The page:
Digital Garden

This Dendron vault of tech knowledge is organized according to domains and their sub-domains, along with specific implementation of those domains.

For instance, Git itself is a domain. Sub-domains of Git would include topics like commit, tags, reflog etc., while implementations of each of those could be cli, strat (strategies), inner (inner workings), and so on.

The goal of the wiki is to present data in a manner that is from the perspective of a querying user. Here, a user is a programmer wanting to get key information from a specific domain. For instance, if a user wants to use postgres functions and hasn't done them in a while, they should be able to query postgres.functions to see basic implementations, as well as common patterns that have been employed in the past.

This wiki has been written with myself in mind. While learning each of these domains, I have been sensitive to the "aha" moments and have noted down my insights as they arose. I have refrained from capturing information that I considered obvious or otherwise non-beneficial to my own understanding.

As a result, I have allowed myself to use potentially arcane concepts to help explain others. For example, in my note on unit testing, I have made reference to the microservices note. The ability to analogize between different concepts captured in different notes allows an opportunity to build strong generalized understandings. Given that you'd have to understand microservices to be able to draw that same parallel that I've already drawn, these links won't work for everyone. Since these notes are written for myself, I have been fine with taking these liberties and leaning on them heavily.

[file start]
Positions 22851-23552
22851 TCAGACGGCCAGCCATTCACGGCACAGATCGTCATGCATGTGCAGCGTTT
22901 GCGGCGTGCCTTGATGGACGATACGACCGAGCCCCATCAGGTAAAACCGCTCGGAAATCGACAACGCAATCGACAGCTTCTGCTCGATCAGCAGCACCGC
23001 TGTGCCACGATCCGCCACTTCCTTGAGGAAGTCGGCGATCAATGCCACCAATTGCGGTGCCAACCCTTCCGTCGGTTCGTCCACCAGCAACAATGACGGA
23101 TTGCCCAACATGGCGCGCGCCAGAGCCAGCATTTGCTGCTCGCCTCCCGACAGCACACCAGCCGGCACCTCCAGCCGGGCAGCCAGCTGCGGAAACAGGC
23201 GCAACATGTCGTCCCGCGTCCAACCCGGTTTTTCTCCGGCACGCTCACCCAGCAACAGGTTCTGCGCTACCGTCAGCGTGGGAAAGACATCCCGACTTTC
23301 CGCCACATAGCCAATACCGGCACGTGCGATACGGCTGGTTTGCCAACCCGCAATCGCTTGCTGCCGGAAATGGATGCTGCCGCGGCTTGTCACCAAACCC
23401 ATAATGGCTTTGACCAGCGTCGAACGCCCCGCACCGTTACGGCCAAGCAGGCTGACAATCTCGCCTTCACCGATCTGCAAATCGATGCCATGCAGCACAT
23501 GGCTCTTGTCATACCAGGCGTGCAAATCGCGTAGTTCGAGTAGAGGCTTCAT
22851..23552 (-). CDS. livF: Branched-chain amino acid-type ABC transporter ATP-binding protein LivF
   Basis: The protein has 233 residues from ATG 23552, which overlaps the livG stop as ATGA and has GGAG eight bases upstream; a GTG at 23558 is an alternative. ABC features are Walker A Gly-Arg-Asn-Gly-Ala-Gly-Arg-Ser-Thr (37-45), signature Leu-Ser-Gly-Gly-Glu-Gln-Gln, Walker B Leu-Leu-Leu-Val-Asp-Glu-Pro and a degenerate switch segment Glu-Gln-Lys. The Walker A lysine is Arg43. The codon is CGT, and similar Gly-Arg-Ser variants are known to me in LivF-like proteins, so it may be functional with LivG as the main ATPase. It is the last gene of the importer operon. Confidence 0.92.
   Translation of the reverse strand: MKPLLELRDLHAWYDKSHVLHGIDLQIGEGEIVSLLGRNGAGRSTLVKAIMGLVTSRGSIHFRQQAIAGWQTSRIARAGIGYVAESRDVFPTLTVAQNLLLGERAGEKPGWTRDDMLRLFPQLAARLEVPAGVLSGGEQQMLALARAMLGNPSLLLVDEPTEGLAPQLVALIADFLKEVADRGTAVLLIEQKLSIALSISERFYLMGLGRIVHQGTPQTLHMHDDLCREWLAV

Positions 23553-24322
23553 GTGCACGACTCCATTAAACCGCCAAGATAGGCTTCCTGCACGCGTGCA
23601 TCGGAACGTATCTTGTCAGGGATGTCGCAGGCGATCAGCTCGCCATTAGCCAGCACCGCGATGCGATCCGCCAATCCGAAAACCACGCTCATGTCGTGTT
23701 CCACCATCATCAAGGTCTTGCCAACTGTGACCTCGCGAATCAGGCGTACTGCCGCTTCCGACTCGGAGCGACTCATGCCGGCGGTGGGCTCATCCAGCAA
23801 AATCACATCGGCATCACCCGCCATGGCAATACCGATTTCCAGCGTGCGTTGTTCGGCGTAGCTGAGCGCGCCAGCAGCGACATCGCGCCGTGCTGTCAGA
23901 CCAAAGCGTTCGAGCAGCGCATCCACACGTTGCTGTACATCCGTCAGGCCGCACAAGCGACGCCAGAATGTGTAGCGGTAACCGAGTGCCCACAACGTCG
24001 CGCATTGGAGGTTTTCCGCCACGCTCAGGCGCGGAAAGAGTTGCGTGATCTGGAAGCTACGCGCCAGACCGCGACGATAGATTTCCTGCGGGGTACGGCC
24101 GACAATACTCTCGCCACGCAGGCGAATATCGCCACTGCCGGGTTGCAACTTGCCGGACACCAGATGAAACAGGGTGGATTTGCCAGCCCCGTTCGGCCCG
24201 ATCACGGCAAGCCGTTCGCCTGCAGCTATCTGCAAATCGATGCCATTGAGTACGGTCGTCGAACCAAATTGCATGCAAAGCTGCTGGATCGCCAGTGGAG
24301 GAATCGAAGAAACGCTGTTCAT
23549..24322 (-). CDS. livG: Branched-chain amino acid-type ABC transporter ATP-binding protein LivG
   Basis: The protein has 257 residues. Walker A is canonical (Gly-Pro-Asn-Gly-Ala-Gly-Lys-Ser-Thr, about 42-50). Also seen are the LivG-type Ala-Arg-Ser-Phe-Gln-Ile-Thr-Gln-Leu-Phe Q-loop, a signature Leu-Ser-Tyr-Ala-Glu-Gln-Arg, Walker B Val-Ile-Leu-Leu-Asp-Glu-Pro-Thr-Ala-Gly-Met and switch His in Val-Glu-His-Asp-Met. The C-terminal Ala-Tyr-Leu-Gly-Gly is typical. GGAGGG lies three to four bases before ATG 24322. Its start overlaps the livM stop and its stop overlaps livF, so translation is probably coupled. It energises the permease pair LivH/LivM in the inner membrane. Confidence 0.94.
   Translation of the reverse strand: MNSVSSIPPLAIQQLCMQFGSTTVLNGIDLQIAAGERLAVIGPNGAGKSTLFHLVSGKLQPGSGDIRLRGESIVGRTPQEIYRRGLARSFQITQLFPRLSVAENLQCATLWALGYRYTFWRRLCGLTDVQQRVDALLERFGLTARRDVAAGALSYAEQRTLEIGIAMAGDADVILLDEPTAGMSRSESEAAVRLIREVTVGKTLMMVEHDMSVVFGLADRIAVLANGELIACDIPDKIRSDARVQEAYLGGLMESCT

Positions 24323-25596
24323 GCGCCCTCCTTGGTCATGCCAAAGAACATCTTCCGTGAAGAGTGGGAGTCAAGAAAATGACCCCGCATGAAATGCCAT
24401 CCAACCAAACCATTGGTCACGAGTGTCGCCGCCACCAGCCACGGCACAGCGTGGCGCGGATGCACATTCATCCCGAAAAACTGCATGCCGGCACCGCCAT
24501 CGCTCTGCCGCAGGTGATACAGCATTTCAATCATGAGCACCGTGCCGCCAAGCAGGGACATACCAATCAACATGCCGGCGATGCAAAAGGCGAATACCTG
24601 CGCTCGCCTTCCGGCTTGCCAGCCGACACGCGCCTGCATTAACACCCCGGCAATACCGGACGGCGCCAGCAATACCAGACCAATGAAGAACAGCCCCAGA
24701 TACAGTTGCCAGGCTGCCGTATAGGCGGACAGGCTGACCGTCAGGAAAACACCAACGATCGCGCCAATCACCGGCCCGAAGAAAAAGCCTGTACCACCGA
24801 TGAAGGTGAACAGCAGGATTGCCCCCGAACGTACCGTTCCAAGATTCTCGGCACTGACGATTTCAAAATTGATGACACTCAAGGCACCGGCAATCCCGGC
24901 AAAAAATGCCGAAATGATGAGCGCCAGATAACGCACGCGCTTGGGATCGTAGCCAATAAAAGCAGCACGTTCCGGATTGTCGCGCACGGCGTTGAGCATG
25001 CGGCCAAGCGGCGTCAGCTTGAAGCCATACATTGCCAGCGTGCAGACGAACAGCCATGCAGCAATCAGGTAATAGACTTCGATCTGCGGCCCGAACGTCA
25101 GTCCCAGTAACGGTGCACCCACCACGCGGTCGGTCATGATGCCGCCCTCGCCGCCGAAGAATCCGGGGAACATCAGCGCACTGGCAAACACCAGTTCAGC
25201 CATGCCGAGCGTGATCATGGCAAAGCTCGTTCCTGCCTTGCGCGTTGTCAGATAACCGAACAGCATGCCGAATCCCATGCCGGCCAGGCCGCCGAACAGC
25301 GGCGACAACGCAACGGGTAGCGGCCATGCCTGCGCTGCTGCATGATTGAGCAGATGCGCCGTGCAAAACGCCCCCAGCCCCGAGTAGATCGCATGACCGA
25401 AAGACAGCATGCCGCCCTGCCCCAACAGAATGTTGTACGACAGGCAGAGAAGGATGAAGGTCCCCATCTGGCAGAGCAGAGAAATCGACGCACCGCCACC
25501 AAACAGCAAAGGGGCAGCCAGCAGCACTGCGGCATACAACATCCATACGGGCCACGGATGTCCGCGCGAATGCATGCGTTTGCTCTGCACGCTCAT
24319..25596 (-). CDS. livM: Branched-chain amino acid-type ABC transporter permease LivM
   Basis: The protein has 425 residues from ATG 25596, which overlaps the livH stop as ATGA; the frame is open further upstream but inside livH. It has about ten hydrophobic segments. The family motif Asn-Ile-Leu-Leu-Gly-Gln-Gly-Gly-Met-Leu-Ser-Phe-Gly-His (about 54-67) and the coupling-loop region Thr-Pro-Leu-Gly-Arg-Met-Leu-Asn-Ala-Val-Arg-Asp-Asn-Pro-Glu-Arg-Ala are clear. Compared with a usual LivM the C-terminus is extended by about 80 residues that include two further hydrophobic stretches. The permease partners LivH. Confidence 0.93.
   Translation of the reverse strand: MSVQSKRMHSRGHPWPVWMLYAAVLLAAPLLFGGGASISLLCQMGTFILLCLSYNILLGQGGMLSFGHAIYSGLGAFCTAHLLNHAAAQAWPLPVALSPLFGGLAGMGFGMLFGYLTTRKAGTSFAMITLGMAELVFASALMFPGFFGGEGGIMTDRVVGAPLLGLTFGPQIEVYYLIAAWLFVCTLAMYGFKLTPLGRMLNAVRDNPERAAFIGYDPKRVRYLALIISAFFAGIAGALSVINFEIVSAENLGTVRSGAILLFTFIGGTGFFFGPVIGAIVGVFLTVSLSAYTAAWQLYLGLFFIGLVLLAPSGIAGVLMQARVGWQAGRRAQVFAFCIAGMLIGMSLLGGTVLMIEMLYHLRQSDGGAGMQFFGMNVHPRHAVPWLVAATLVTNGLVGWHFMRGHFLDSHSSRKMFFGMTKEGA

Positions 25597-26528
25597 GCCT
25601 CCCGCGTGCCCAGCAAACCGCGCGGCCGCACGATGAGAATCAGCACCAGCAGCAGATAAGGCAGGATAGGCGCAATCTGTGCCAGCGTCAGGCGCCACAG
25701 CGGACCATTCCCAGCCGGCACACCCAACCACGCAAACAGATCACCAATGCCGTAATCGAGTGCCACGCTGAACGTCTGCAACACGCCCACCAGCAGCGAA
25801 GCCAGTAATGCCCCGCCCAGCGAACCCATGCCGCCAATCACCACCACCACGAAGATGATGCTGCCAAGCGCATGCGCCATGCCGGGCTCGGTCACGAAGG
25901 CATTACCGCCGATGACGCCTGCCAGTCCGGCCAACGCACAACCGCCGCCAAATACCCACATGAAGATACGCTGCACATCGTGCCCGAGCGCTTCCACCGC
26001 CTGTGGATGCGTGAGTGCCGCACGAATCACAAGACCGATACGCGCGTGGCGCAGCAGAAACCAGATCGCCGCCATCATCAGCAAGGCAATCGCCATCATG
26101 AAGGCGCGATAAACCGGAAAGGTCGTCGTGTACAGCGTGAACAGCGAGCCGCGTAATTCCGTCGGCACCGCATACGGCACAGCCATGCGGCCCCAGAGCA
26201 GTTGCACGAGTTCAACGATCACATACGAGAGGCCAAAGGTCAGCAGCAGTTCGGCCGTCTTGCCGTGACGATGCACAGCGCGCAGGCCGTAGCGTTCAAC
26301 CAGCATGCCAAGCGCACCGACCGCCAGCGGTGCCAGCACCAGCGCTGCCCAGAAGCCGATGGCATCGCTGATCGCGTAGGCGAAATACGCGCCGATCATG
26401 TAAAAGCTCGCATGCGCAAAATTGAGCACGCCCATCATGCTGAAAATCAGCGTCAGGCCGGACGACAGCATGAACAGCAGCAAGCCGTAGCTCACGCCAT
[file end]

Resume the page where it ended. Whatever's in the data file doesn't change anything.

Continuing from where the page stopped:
What I hope to gain from this wiki is the ability to step away from any given domain for a long period of time, and be able to be passably useful for whatever my goals are within a short period of time. Of course this is all vague sounding, and really depends on the domain along with the ends I am trying to reach.

To achieve this, the system should be steadfast to:

  • be able to put information in relatively easily, without too much thought required to its location. While location is important, Dendron makes it easy to relocate notes, if it becomes apparent that a different place makes more sense.
  • be able to extract the information that is needed, meaning there is a high-degree in confidence in the location of the information. The idea is that information loses a large amount of its value when it is unfindable. Therefore, a relatively strict ideology should be used when determining where a piece of information belongs.
    • Some concepts might realistically belong to multiple domains. For instance, the concept of access modifiers can be found in both C# and Typescript. Therefore, this note should be abstracted to a common place, such as OOP.

This Dendron notebook is the sister vault to the general Second Brain.


Throughout the garden, I have made use of tags, which give semantic meaning to the pieces of information.

  • ex. - Denotes an example of the preceding piece of information
  • spec: - Specifies that the preceding information has some degree of speculation to it, and may not be 100% factual. Ideally this gets clarified over time as my understanding develops. I try to go back after I have better understood the topic and clear out the notes of spec: tags
  • anal: - Denotes an analogy of the preceding information. When I can, I attempt to link concepts to others that I have previously learned.
  • mn: - Denotes a mnemonic
  • expl: - Denotes an explanation


UE (Unexamined) Resources